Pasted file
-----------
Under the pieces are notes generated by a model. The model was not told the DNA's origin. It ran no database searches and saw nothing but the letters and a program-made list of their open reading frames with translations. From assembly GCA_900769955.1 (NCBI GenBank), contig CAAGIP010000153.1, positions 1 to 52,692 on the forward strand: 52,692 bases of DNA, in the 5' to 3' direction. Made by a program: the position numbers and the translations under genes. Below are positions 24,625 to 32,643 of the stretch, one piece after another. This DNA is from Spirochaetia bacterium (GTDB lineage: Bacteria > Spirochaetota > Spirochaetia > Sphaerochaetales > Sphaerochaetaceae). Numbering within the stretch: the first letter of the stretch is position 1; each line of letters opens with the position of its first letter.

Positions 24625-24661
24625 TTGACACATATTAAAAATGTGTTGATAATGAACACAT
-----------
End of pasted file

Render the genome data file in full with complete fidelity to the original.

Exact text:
Under the pieces are notes generated by a model. The model was not told the DNA's origin. It ran no database searches and saw nothing but the letters and a program-made list of their open reading frames with translations. From assembly GCA_900769955.1 (NCBI GenBank), contig CAAGIP010000153.1, positions 1 to 52,692 on the forward strand: 52,692 bases of DNA, in the 5' to 3' direction. Made by a program: the position numbers and the translations under genes. Below are positions 24,625 to 32,643 of the stretch, one piece after another. This DNA is from Spirochaetia bacterium (GTDB lineage: Bacteria > Spirochaetota > Spirochaetia > Sphaerochaetales > Sphaerochaetaceae). Numbering within the stretch: the first letter of the stretch is position 1; each line of letters opens with the position of its first letter.

Positions 24625-24661
24625 TTGACACATATTAAAAATGTGTTGATAATGAACACAT